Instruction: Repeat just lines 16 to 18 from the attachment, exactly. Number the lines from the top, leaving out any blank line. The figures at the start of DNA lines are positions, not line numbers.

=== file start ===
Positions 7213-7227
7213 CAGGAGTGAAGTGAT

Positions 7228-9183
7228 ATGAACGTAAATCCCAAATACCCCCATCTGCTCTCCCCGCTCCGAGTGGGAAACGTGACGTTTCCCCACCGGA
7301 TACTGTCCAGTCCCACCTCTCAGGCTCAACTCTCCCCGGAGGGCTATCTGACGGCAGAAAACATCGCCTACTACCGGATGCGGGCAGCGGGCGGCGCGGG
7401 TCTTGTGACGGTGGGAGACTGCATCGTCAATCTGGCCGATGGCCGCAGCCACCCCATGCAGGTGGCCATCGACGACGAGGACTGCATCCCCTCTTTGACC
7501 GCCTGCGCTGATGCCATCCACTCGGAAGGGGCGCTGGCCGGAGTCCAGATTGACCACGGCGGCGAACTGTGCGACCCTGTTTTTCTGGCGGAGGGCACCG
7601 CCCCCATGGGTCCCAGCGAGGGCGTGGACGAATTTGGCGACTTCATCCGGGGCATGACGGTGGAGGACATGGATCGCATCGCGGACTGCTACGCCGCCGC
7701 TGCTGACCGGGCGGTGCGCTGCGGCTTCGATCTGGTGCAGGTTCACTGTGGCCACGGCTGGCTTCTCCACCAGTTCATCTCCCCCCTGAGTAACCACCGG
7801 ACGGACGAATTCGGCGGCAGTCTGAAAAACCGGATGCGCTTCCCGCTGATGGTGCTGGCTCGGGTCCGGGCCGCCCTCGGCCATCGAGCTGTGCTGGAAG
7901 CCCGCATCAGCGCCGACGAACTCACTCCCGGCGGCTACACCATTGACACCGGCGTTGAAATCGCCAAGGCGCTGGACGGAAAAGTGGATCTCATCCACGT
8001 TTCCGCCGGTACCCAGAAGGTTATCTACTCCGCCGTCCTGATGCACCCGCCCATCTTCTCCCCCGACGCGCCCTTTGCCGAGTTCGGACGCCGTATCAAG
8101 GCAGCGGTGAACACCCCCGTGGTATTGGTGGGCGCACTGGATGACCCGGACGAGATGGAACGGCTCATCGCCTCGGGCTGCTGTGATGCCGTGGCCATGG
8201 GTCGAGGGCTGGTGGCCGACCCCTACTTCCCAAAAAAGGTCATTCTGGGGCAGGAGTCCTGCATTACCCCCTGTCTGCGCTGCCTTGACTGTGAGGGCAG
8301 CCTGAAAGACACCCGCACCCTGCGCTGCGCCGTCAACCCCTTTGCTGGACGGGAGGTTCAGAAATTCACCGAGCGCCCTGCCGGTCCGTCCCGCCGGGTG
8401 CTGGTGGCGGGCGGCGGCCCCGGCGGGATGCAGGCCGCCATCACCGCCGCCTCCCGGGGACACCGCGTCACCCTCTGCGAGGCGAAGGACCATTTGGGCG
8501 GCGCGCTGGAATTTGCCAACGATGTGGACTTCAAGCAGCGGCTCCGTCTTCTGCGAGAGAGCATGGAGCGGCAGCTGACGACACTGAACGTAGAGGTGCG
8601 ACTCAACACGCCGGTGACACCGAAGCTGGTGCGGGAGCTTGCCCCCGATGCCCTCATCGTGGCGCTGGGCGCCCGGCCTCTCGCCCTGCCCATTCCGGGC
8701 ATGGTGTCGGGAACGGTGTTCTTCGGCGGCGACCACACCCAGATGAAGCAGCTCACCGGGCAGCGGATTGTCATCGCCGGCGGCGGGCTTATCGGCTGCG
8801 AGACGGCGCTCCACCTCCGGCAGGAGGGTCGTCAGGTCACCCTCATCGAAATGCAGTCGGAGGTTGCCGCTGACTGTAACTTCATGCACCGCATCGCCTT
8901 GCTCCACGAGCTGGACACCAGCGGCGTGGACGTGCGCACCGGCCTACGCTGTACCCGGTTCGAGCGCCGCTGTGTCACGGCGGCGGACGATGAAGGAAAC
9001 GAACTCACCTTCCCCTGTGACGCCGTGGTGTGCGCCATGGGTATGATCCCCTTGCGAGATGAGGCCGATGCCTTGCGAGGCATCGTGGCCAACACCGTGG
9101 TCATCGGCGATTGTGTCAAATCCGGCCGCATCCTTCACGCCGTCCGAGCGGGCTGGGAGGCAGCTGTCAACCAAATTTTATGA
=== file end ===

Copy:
8401 CTGGTGGCGGGCGGCGGCCCCGGCGGGATGCAGGCCGCCATCACCGCCGCCTCCCGGGGACACCGCGTCACCCTCTGCGAGGCGAAGGACCATTTGGGCG
8501 GCGCGCTGGAATTTGCCAACGATGTGGACTTCAAGCAGCGGCTCCGTCTTCTGCGAGAGAGCATGGAGCGGCAGCTGACGACACTGAACGTAGAGGTGCG
8601 ACTCAACACGCCGGTGACACCGAAGCTGGTGCGGGAGCTTGCCCCCGATGCCCTCATCGTGGCGCTGGGCGCCCGGCCTCTCGCCCTGCCCATTCCGGGC